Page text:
There is no science to it. It is in the words on the page, and the anticipation to turn the page. It is in the laughter and the tears of the reader. It is the image of a child staying up late past bedtime under the covers with a flashlight trying to storm to the end before mom or dad tell them “Lights out!”. Yes, a sword, like any pen is a mighty adventure and force to be reckoned with. When done well, it is like honey dripping from tip of pen to tip of page which becomes a flood never to be encountered but by the reader who has no idea their head is only just above the water.



What is your forte? Picture books, character-driven/plot-driven stories, boy adventures/girl adventures, poetry/rhyme, quirky books, dystopian, historical fiction, research, sci-fi, graphic novel, comic, coming of age story, fairytale/folklore? 












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Bloomability Thursday

Onward Towards Bloomability: A Few Tips From the Masters


“There are so many different kinds of writing and so many ways to work that the only rule is this: do what works. Almost everything has been tried and found to succeed for somebody. The methods, even the ideas of successful writers contradict each other in a most heartening way, and the only element I find common to all successful writers is persistence-an overwhelming determination to succeed.”
Sophy Burnham





“Write from the soul, not from some notion what you think the marketplace wants. The market is fickle; the soul is eternal.”
Jeffrey A. Carver



“One must be drenched in words, literally soaked in them, to have the right ones form themselves into the proper patterns at the right moment.”
Hart Crane, American Poet (1899-1932)



“A book must be the axe for the frozen sea inside us.”
Franz Kafka



“You can’t wait for inspiration, you have to go after it with a club.”
Jack London

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Bloomability Thursday

“Like a map maker a writer must select and omit details, orient and move a reader, and navigate their own biases when writing.”–Bryan Winzer commenting on the book, Maps of the Imagination: The Writer As Cartographer.

If that is true then this book is next on my reading list right along with,  Anatomy of Criticscism by Hermon Northrop Frye.

This quote could easily be about literature, writing and art:

“The place where our imaginations find the ideal that they try to pass on to belief and action, where they find the vision which is the source of both the dignity and the joy of life.

But you’ll have to read the book to find out. 🙂

I figure if I want to bloom as a writer I might as well unlock the “why and how” and the “what tickles my audiences imagination and mind” doors.

This simple quote sums up every writer’s dilemna. It puts all the rest of these quotes down the drain because it involves the struggle of passion and drive to the test:

Write something to suit yourself and many people will like it; write something to suit everybody and scarcely anyone will care for it.–Jesse Stuart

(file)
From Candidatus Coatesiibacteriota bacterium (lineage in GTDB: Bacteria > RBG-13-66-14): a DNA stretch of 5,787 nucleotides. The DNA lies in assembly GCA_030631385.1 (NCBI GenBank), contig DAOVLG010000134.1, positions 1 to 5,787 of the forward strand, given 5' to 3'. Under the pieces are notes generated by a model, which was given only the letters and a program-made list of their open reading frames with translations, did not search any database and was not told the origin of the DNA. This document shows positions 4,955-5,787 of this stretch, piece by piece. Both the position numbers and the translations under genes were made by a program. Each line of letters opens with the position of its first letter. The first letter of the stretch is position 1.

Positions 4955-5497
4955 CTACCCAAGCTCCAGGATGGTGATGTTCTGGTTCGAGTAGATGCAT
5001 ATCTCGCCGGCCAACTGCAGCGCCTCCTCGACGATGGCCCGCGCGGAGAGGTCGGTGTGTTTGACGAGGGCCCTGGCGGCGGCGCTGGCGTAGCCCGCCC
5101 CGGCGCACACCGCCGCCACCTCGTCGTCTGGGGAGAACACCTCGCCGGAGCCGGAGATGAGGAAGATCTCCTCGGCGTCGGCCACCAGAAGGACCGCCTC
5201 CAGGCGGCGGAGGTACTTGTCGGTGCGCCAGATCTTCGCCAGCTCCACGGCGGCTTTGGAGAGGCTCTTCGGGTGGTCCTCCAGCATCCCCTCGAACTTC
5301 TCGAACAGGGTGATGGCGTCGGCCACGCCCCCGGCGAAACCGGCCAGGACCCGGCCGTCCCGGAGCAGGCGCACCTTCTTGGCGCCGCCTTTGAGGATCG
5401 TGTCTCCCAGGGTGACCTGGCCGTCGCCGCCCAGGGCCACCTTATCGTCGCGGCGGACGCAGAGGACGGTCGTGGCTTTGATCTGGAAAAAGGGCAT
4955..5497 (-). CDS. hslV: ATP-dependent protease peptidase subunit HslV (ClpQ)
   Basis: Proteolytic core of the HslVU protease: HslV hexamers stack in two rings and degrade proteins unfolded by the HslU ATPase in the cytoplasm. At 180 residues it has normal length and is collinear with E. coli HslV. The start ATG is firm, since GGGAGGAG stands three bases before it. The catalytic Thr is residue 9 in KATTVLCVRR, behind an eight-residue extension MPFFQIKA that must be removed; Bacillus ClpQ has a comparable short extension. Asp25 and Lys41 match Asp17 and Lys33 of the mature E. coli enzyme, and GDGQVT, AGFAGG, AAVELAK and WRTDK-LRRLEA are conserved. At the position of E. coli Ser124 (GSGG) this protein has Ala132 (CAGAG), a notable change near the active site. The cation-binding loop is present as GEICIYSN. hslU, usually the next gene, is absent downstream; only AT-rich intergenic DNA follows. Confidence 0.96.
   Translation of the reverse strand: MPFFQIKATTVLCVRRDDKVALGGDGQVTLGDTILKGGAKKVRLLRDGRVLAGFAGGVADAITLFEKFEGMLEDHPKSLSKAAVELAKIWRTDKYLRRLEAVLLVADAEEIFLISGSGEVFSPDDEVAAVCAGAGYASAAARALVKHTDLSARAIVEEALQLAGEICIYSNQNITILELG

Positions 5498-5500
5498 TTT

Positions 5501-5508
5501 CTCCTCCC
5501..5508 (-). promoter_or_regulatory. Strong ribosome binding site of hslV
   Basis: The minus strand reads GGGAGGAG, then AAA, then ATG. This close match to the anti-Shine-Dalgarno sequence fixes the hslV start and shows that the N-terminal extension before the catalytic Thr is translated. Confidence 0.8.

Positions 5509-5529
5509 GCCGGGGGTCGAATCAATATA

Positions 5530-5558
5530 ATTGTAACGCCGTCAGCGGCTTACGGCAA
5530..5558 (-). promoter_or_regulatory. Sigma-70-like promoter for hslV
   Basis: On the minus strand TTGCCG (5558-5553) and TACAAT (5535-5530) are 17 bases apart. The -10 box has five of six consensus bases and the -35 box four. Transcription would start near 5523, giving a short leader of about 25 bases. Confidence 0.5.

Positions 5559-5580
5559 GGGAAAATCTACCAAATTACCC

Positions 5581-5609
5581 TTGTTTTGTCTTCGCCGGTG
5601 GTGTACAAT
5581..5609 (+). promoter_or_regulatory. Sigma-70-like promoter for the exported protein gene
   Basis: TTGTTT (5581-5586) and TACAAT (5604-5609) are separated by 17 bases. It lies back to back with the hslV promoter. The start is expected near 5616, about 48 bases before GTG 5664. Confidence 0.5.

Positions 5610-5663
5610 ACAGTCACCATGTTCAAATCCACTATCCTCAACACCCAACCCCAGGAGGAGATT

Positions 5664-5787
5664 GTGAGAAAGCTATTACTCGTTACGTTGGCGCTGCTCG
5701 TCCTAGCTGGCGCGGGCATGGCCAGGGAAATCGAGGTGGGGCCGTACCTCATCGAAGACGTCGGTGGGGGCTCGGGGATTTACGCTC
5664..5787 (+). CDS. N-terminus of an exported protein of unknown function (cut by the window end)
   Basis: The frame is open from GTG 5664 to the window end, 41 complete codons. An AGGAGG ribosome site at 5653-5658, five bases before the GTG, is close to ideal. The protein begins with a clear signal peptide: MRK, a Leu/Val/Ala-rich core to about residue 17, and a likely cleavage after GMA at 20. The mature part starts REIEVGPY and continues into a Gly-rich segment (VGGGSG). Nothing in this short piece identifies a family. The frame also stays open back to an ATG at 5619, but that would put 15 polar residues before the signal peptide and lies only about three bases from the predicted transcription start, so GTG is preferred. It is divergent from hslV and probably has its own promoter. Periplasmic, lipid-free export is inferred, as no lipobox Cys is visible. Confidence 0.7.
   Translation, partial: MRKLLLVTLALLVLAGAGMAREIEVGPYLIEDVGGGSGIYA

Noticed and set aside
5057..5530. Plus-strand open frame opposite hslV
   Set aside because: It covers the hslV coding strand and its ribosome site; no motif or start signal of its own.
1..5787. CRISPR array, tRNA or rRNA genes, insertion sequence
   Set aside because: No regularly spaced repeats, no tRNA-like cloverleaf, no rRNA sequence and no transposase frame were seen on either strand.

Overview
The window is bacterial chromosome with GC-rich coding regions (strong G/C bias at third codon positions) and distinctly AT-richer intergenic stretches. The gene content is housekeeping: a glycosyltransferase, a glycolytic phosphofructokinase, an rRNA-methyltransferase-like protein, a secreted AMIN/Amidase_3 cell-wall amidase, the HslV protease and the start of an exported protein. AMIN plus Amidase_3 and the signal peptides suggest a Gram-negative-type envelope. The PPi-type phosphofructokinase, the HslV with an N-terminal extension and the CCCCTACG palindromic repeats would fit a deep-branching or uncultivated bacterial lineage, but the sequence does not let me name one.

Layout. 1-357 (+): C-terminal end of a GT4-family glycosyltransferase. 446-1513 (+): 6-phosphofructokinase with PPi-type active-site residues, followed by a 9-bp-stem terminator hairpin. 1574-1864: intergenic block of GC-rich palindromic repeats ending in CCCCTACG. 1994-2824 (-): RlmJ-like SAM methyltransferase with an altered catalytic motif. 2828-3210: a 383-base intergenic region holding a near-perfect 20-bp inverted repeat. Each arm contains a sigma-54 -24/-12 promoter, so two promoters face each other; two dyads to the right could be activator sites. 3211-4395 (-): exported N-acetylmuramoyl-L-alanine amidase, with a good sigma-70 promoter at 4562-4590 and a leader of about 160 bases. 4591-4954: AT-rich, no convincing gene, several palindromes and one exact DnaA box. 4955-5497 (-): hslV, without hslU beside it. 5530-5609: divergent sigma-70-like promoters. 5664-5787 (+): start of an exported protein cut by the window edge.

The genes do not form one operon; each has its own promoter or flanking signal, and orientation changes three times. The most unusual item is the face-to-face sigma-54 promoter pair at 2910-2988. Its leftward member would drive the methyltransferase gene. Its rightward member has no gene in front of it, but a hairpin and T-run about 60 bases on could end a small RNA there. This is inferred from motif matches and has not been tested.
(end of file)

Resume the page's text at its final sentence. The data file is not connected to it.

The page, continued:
Don’t miss it! Don’t whimper. Don’t sulk; avoid petulance with your own writing–there is no room for it. Seek your aspirations and endeavor to do well.

Bloomability is just around the corner!










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Bloomability Thursday

Every author has the opportunity for bloomability, because writing always creates many possibilities. Thursdays post is dedicated to all those who felt at one time or another that they just couldn’t figure the writing out, or the mysterious and daunting publishing world. It is for those who seek improvement continually. Here is a wonderful children’s book that might motivate you in the process. Even when we think something has already been done or there is no use for something….think again. Pull that rusty dusty element out and use it, because it is the best kind of surprise, the best twist we will ever encounter. So if you are hopelessly depressed and in the writing slums, this book is for you. Motivation is just around the corner, so hang on to your pen!

http://www.amazon.com/Otis-Loren-Long/dp/0399252487/ref=cm_cr_pr_pb_t

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Filed under Bloomability Thursday, Otis, writing slums

"Bloomability" Thursday

We all need reminders of where beautiful writing stems from, of how to endure and hone the craft and how to “accentuate the positive” when we find it impossible to do so. The possibilities to bloom as an author are as endless as the mind itself.

“But words are things, and a small drop of ink, falling like dew upon a thought, produces that which makes thousands, perhaps millions, think.”–Lord Byron

“If my doctor told me I had only six minutes to live, I wouldn’t brood. I’d type a little faster.”–Isaac Asimov

“Work every day. No matter what has happened the day or night before, get up and bite on the nail.”–Ernest Hemingway

“All you have to do is write one true sentence. Write the truest sentence that you know.”–Ernest Hemingway (1899 – 1961)